If used excessively, or by the wrong parties, jointly-held properties (such as joint tenancy) can become a nightmare of unexpected tax and nontax problems. When creating a joint tenancy with someone other than your spouse, a gift is made and gift taxes may be due. A lawsuit against your joint tenant may unexpectedly expose your share of the property to a judgment. Jointly-held property can also result in additional estate taxes and be in conflict with your will and trust distributions provisions.
2. Mistake: improper disposition of assets
An improper disposition of assets occurs whenever the wrong asset goes to the wrong person, in the wrong manner, at the wrong time. Overutilizing the unlimited marital deduction (leaving a large and complex estate to a spouse who lacks the ability to manage it), leaving inappropriate assets to children, or transferring a business to family members who are not involved or interested in the business are examples of improper disposition of assets.
3. Mistake: Improper policy ownership and beneficiary designation of life insurance
Congress has provided strong incentives for an estate owner to purchase life insurance. If policy ownership is properly arranged, life insurance provides income-tax free death benefits, gift tax leveraging and removal of the proceeds from the insured's estate. Many people, however, unwittingly fail to take advantage of these benefits due to improper or poorly arranged, policy ownership. In addition, an improper beneficiary designation can also subject death proceeds to gift taxes!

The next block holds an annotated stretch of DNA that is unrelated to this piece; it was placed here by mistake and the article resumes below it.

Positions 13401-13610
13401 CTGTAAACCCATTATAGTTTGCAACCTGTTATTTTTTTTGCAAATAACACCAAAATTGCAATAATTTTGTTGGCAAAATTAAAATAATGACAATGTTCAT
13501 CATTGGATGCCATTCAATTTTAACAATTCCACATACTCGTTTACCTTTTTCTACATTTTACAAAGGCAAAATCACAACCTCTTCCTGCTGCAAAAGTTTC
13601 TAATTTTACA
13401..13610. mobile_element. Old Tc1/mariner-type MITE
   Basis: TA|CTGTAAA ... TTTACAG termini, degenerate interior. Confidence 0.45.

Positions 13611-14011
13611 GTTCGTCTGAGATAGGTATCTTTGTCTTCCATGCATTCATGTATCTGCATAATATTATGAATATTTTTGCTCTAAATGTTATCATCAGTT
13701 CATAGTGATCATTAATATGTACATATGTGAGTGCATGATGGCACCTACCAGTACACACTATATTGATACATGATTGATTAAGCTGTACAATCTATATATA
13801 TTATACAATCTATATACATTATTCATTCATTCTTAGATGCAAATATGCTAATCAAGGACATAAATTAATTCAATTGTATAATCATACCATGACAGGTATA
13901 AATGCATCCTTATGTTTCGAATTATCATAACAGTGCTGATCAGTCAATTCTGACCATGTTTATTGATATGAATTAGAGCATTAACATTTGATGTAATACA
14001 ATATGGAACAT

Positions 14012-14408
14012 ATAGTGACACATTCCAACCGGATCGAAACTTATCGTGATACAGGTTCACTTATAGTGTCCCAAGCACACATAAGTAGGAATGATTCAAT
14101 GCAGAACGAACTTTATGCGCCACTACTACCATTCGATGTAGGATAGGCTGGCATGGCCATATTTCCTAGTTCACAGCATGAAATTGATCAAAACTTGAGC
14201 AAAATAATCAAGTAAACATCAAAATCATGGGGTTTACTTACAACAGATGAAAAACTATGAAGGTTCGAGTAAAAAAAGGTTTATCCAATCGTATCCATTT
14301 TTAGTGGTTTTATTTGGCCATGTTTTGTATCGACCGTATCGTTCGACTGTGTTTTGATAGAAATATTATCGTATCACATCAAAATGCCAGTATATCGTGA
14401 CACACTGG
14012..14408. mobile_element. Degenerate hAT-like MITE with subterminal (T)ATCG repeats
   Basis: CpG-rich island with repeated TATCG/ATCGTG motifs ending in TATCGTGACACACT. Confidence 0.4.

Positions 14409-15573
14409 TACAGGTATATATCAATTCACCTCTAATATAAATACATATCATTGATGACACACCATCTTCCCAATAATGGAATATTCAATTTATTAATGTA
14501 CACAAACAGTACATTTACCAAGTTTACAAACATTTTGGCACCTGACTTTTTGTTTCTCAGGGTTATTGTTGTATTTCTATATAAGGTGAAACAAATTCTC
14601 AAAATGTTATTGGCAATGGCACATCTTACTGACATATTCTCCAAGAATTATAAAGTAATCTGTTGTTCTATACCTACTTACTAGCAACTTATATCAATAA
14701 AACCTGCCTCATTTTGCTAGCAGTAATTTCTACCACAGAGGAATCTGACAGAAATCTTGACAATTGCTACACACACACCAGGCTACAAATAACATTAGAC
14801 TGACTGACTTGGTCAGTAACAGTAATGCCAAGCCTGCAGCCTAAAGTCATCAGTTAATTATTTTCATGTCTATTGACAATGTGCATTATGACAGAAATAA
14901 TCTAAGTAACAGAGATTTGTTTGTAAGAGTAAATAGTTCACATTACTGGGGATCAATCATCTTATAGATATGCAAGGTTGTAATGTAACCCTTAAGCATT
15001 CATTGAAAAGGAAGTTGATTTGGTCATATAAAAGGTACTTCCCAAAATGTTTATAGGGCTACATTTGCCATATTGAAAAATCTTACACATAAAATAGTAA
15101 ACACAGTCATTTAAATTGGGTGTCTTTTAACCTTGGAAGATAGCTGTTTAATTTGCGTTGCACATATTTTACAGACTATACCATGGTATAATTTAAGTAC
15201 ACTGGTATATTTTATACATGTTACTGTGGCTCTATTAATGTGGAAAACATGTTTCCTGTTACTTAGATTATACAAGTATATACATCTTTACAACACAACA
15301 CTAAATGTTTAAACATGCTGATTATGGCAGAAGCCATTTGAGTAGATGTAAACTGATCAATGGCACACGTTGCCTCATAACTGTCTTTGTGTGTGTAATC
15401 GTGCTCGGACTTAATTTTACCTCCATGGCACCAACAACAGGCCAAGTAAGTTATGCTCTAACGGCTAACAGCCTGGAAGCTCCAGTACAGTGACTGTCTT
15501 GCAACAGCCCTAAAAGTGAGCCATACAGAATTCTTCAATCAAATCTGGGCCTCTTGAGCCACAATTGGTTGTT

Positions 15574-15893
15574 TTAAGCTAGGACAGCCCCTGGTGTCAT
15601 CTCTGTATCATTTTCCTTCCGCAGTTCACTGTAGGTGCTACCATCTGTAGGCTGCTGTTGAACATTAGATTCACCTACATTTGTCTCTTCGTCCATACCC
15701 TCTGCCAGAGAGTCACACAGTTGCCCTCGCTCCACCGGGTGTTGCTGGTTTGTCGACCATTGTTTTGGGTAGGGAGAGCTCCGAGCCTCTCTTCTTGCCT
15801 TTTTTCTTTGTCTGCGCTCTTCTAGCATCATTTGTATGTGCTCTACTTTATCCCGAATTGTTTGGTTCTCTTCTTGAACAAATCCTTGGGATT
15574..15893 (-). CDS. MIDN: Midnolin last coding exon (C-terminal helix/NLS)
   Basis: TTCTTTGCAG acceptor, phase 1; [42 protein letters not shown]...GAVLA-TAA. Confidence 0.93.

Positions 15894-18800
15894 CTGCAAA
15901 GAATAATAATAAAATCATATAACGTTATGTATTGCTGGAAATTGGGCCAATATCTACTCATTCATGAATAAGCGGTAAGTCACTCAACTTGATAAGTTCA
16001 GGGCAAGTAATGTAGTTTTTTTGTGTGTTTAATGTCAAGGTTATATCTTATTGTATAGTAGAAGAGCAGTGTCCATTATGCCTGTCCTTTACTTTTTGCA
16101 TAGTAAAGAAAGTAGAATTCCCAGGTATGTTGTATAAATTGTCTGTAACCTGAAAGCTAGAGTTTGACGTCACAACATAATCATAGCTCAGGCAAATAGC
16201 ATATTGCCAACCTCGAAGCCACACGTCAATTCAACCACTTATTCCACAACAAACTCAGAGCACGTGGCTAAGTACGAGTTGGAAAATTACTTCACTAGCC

4. Mistake: Lack of liquidity
Most people have no idea of the size of their estate and are surprised to learn how much it will cost to settle their estate at death, and how quickly taxes and other expenses must be paid. Since estate taxes must generally be paid within nine months of death — in cash — most estates may be forced to sell assets (at a fraction of their value) in order to raise adequate cash to pay estate taxes.
5. Mistake: Leaving everything to the surviving spouse
Depending on the circumstances, leaving everything to your spouse — estate tax free — may cause a considerable increase in estate taxes at his or her subsequent death. The first spouse to die also loses the opportunity to shelter — from estate taxes — an amount equal to the applicable exemption amount that would go to the next generation. Furthermore, the surviving spouse may have no interest or capacity in managing estate assets of business interests left in his or her care.
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